BY TAYLOR SCHWEITZER
They’re friendly, small, very cute and need to live on acres of farmland to feel in their natural habitat. This makes them everything but easy to take care of.
Donkeys are part of the horse family, Equidae, as are zebras.
At The Donkey Sanctuary in Guelph, which began operations in 1992, they currently have nearly 100 donkeys.
“Here in North America, we are more familiar with horses than we are with donkeys,” said Terri Morris, a retired worker and now a volunteer at the sanctuary. “Since we know horses best, people will tend to treat a donkey like a horse. People will discipline donkeys like a horse and, of course, this isn’t good because they are much more sensitive to pain than a horse.”
Independence in donkeys is another quality that sets them apart. Both species have much different levels of comfort. Donkeys like to be independent and on their own, whereas horses need to have a dominant leader.
The Donkey Sanctuary takes in donkeys that have been abused and neglected and ones that can’t properly be cared for by their owners. The sanctuary has over 100 acres of property for the donkeys to roam free on.
Much like horses and other animals, donkeys may not get along with the ones that they are put in a pen with. Staff pay attention to a donkey’s behaviour so they can match the animals up properly to help them live stress-free.
“We keep a close eye on all of our donkeys because they’re all different,” Morris said. “We have to make sure that all of them get along in their pens so no destruction or problems happen.”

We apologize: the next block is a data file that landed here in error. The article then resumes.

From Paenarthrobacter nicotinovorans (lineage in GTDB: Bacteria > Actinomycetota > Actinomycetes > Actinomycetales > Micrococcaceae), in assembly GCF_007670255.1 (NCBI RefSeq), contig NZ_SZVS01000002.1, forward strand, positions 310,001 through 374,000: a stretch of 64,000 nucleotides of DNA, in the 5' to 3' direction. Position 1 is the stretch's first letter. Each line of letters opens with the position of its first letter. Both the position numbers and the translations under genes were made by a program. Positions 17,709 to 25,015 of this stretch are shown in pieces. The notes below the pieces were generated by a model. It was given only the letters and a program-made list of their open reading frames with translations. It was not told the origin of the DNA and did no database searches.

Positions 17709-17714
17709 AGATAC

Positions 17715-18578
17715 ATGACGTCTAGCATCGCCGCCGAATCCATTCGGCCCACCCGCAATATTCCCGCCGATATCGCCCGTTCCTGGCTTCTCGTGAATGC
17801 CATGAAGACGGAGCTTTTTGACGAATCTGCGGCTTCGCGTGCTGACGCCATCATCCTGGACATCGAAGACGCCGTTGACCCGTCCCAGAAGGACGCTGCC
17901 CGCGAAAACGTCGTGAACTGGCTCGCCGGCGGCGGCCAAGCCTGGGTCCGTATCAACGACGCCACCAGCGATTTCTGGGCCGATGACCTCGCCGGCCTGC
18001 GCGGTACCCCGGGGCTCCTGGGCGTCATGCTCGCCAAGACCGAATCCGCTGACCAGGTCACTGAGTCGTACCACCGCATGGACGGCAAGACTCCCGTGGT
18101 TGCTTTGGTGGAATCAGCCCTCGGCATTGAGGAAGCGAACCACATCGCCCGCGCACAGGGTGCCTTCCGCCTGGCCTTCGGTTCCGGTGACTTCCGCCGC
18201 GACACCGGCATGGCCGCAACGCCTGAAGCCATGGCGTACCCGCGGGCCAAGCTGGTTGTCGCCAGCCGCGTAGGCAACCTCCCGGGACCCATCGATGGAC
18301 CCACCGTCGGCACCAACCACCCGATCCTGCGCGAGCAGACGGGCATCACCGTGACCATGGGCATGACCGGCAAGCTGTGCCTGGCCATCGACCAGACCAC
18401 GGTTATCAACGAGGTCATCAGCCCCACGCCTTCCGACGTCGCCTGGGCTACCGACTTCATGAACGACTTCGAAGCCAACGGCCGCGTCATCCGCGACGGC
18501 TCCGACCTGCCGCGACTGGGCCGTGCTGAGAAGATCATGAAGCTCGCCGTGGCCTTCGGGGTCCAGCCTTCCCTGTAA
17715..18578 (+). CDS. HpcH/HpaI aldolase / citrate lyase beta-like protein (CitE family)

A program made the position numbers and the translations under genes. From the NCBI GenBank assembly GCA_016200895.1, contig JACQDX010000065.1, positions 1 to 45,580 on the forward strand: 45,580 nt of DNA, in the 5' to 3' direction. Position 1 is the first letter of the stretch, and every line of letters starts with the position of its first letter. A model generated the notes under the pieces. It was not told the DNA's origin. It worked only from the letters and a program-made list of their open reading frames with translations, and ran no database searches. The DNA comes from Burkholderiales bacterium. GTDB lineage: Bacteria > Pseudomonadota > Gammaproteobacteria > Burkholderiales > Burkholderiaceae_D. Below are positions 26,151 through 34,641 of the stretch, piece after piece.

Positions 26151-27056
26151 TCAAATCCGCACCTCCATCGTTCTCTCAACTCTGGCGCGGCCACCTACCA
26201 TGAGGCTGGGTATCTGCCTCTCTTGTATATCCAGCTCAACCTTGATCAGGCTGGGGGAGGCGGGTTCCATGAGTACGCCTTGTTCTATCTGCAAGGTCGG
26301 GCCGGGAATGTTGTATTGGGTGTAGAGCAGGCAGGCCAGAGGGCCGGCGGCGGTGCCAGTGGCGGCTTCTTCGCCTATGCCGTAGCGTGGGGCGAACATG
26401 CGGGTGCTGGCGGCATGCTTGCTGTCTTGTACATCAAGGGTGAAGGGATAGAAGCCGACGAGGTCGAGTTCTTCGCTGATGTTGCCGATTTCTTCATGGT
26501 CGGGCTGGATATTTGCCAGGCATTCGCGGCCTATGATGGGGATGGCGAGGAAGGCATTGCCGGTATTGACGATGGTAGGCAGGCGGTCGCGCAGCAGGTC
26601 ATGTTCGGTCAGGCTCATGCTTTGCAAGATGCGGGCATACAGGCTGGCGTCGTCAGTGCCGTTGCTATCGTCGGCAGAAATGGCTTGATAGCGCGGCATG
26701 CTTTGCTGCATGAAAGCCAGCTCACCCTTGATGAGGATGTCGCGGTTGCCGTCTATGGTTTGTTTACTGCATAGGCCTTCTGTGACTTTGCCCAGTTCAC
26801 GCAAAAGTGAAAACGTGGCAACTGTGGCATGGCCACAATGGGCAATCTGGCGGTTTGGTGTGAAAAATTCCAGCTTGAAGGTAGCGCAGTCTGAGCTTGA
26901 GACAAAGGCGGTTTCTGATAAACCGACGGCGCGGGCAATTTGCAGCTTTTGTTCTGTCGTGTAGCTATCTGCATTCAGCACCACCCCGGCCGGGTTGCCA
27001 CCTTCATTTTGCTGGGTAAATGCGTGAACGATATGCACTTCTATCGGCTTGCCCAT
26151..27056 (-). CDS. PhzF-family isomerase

The Donkey Sanctuary is open to the public for $10 per adult and $5 per seniors and children. The Sanctuary encourages people to donate and sponsor the donkeys, which allows people to hear about how the donkey they sponsor is doing via newsletters and emails.
Aside from donkeys being such unique and beautiful creatures on the outside, they also have a talent for being great role models for other donkeys and even other animals.
“If I had room or needed a babysitter I would consider getting a donkey,” said Susan Voll-Kraft, a veterinarian technician at the Ontario Veterinary Teaching Hospital in Guelph. “They are great babysitters when it comes time to wean a foal. The (horse) foals look to donkeys for support and are influenced by their calm and steady behaviour. They reduce foal stress and instil friendly behaviour.”
For more information about Guelph’s Donkey Sanctuary, visit their website at www.thedonkeysanctuary.ca or call 519-836-1697.